Lawrence Studebaker, in a recent Letter to the Editor, claims, “thousands of accidental deaths,” but the Centers for Disease Control reports that in 2014, 461 people died from firearm accidents. Only 158 of those deaths were people younger than 24 years old. That number is generally continuing a half-century decline from previous highs.
He says “if a vaccine killed so many people to prevent a disease, the CDC would never permit its use.”
First, the CDC has almost no regulatory authority to permit anything; and second, two to three times as many people die annually from prescription drugs, and seven to 10 times as many die from medical malpractice in general as are killed by all uses of firearms.
Finally, among the best-selling point of any product is “it’s what the professionals use.” If you want the best defensive firearm, buy what the professional defender uses—“high-capacity” semi-automatics, which is exactly what he is claiming have no value for defense.
We already are “compromised,” but if people want discussions they have to use actual facts.
(Editor’s note: According to the CDC, in 2014 there were 33,594 firearm-related deaths in the U.S. Of those, 461 were listed as unintentional, 21,386 were listed as suicide, 11,008 were listed as homicide, 275 were categorized as other and 464 were attributed to legal intervention/war.)
No to taxes
I see the signs “Vote for Kelso Schools.”
In 2016, the county raised my assessment by 30 percent. This means if you were paying rent of $700, the rent would now be $910. If you were paying $900, it would now be $1,170.
In 2017, it was raised again, this time by 12 percent. So, your rent would now be $1,019.20 or $1,310.40. Don’t the Kelso schools get some of that additional money?
And now they say the also need to raise the price of noxious weed control, since they’ve spent all their money on a big, fancy truck and don’t have enough to pay for the injury of an employee.
What happened to workers’ insurance?
Do you think I am going to vote for any more taxes? Are you?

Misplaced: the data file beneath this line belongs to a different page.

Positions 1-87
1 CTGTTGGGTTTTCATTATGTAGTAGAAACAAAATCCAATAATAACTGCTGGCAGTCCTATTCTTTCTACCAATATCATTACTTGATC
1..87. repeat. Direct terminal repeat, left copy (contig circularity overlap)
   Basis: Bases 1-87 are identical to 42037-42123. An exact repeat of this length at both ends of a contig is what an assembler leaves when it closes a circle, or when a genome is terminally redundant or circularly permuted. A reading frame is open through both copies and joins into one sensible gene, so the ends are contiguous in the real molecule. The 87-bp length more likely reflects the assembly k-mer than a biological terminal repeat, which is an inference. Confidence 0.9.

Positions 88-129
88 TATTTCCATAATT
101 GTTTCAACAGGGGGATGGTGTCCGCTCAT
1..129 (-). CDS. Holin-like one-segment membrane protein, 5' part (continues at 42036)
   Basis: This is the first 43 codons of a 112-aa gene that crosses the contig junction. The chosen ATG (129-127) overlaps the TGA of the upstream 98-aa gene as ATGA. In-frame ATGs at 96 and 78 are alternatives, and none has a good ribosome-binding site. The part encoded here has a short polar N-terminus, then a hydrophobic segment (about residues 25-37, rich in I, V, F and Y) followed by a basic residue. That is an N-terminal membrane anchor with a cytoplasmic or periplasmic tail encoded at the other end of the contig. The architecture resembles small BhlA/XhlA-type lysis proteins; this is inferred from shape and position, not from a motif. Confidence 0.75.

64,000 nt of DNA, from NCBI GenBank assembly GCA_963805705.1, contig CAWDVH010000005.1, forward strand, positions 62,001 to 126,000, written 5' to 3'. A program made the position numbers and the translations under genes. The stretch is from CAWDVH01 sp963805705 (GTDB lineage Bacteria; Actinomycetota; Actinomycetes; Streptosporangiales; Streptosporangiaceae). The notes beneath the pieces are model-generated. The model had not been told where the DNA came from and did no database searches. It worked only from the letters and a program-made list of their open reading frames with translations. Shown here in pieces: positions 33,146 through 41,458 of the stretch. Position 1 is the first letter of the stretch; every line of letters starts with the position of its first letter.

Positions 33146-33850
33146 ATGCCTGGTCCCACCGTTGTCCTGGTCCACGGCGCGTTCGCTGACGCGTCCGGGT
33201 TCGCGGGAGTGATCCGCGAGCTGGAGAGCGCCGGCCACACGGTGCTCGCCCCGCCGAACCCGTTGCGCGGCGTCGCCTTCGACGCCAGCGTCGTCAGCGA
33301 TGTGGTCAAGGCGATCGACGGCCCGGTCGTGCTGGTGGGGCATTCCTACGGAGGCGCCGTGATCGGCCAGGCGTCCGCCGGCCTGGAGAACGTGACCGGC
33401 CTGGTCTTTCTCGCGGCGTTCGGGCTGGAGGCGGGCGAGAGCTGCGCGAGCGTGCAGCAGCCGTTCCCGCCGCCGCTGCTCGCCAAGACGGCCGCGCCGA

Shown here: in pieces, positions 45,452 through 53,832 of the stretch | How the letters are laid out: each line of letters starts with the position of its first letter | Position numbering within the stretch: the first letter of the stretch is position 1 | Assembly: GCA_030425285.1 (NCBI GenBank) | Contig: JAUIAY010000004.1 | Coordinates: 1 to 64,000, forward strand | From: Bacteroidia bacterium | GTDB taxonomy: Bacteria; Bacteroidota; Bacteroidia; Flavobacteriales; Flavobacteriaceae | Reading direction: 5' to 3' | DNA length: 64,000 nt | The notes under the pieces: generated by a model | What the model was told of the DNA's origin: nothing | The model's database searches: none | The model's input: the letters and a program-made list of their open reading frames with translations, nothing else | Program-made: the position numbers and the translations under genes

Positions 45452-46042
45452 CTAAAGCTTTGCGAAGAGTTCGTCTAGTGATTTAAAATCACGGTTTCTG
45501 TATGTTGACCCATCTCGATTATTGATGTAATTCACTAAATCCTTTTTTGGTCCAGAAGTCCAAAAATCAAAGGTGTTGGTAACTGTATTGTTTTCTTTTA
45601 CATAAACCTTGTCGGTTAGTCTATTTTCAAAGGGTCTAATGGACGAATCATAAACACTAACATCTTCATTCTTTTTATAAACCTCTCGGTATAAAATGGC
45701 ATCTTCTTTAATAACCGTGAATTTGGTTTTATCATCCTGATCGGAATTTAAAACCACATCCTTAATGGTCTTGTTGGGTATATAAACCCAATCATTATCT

By proclamation of the governor, January is School Board Recognition Month.
It is a great time to recognize our elected community members who selflessly give their time and energy in support of high-quality public schooling for our youth. School board members in Kalama School District No. 402 are entrusted by this community with the responsibility for an annual budget of $12,566,620, 1,027 students, 118 employees — including ESD employees — and 13 buildings.
School boards are charged with making decisions that can sometimes be quite difficult, or require sifting through a great deal of information.
They also bear responsibility for developing a vision that will guide the school district for years to come. Through collaboration as a team, and with school district staff, their governance and advocacy are building the future of education in Washington state.
This January, we are encouraging all members of the community to thank a board member.
Please thank them for volunteering their time and playing a critical civic role that helps form the bedrock of our democracy and public education.
As a crucial bridge between the local community and the school district, their efforts are instrumental in helping all of us realize the hopes and dreams we have for the children of our community
The men and women serving Kalama School District No. 402 and their years of service are: Ryan Cruser, 5; Wes Eader 12; Russ Ipock, 22; Amber Buck, 7; and Susan Dennis-Langham, newly elected.
For details about Kalama School District No. 402, visit kalamaschools.org.
Superintendent, Kalama School District